Life has gotten very interesting. It has definitely opened doors. I’ve been approached about some big projects and have been offered things I could never have imagined. I’ve had some pretty random meetings with very important people, and I literally have no idea what to expect when I wake up every day. It’s weird. I’ve turned down some huge opportunities, but I don’t have regrets about that. The only thing I can do is trust my gut and choose the things that resonate with me. I have a lot of things in the works at the moment, but I’ll still keep doing BLR and I’ll still keep doing the things I was doing before that.
What would happen if your identity was leaked out? How would you feel?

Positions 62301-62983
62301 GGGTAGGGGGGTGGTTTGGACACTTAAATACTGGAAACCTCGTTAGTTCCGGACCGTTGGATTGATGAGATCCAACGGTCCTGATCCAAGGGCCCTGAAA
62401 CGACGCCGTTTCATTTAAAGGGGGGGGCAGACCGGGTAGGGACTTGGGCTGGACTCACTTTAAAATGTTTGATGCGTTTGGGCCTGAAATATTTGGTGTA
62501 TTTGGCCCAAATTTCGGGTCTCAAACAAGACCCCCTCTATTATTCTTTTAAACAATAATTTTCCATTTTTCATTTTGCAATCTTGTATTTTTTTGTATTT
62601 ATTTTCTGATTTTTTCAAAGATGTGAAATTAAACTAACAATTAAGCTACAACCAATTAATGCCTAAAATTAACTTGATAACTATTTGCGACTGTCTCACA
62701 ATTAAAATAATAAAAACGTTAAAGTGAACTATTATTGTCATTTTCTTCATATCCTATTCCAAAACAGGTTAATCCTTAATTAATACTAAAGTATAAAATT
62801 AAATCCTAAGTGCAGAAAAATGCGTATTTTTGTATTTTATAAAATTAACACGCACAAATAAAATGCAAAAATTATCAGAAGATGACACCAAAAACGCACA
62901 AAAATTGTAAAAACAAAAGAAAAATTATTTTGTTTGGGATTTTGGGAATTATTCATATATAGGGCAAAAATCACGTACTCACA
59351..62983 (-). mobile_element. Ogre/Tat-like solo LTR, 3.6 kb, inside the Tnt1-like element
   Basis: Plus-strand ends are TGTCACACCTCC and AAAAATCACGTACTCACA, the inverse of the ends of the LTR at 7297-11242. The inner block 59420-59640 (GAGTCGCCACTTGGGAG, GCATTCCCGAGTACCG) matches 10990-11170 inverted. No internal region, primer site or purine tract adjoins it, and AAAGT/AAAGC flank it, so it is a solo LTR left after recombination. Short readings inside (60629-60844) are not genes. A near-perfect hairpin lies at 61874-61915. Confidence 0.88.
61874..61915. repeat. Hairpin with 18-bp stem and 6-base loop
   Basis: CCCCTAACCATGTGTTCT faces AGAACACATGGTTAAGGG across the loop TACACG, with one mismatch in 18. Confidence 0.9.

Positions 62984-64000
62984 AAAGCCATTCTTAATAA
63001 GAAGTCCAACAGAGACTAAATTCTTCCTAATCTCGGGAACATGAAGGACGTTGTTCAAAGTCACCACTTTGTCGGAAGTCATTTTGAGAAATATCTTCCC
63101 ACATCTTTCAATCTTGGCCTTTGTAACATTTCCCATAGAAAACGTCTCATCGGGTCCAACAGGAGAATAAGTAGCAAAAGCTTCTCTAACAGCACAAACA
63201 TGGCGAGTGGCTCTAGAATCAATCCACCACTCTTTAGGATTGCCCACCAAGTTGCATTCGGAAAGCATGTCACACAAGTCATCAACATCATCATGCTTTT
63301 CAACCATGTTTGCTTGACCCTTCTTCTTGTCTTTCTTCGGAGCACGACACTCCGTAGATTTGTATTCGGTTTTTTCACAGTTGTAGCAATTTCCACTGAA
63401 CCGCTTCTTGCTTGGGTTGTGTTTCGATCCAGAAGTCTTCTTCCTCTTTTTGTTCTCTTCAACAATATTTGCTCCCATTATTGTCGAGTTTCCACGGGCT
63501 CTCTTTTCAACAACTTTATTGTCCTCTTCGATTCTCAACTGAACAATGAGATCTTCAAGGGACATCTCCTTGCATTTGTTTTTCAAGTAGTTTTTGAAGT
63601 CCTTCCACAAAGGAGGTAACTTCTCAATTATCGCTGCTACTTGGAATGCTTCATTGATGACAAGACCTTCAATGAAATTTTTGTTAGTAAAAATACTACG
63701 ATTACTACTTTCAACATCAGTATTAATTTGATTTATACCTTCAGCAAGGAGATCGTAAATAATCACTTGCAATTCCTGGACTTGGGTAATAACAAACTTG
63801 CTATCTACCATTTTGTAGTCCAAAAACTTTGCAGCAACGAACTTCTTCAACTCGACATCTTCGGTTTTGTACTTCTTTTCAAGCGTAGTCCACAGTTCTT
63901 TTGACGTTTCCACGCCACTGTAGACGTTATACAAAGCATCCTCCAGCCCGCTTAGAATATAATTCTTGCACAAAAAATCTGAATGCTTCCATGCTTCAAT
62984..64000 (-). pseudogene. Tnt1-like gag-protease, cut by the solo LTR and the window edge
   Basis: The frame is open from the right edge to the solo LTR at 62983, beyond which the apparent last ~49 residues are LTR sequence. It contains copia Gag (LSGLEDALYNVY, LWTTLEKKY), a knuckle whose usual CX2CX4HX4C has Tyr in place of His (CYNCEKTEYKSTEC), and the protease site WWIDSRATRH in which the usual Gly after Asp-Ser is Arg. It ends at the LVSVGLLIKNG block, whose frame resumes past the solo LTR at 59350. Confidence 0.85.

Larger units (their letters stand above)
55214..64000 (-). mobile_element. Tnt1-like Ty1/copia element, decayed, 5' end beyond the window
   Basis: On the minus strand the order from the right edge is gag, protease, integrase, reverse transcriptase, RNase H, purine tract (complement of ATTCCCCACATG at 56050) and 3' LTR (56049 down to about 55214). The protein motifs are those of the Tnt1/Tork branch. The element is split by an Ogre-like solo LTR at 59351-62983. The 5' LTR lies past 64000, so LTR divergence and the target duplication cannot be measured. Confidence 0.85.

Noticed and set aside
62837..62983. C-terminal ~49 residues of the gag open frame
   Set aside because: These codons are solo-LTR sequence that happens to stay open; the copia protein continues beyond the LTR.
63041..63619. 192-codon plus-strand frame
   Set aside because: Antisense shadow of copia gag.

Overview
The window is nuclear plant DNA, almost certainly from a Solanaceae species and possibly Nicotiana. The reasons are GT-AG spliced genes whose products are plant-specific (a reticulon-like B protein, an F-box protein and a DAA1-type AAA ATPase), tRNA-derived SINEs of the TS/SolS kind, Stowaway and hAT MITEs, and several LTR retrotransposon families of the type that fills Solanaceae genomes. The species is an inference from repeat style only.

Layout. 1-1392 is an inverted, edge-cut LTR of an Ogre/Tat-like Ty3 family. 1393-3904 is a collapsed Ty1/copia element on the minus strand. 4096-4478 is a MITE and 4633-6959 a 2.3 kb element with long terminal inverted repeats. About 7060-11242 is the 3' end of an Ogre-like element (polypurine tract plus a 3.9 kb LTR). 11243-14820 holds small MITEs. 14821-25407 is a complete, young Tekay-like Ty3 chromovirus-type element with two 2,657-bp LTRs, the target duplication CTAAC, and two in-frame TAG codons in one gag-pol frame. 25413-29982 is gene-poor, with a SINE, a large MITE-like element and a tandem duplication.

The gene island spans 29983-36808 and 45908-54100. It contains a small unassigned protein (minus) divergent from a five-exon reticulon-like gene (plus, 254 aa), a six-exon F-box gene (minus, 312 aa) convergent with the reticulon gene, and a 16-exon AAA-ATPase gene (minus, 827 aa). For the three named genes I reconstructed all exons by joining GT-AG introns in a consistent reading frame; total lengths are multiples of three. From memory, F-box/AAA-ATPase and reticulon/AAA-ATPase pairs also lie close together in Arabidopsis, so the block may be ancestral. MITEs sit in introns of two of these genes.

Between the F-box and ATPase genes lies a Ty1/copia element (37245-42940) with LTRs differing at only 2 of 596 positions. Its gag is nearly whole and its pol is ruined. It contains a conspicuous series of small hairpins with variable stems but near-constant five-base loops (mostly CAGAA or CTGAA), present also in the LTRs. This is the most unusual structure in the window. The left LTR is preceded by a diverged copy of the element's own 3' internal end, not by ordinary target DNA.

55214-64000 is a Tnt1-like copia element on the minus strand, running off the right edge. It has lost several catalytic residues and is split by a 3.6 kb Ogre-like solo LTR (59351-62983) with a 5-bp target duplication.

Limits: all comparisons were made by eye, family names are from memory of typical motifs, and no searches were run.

Well, there is a lot of freedom in anonymity. I love that. It’s incredibly liberating, and that sense of freedom would be missing. I also don’t really want the work I do in one field to overlap with or influence the work I do in another field. I want the work to be evaluated on its own merit, independently from other work I’ve done. That may sound silly, but it’s personally very important to me. People like to put other people in boxes. They like to say “Oh, ok, you do this? Well, that’s what you will be in my eyes forever.” They find it hard to see you as something else after that. And I work in so many fields. I hate boxes. I have other work in the world that might be somehow diminished if it were known that the BLR guy did it. Or, who knows, maybe vice versa. I admit I’m totally over-thinking it; I know this. And as I take more and more meetings, and as more and more people in the industry are let in on the secret, it will eventually leak. At the end of the day, I think I just like the honesty of peoples’ reaction to my work when they have no idea who did it. Whether they like the work or don’t like it, I know it has to do with the work itself, and nothing to do with how they feel about me as a person or about my other work. I like that transparency.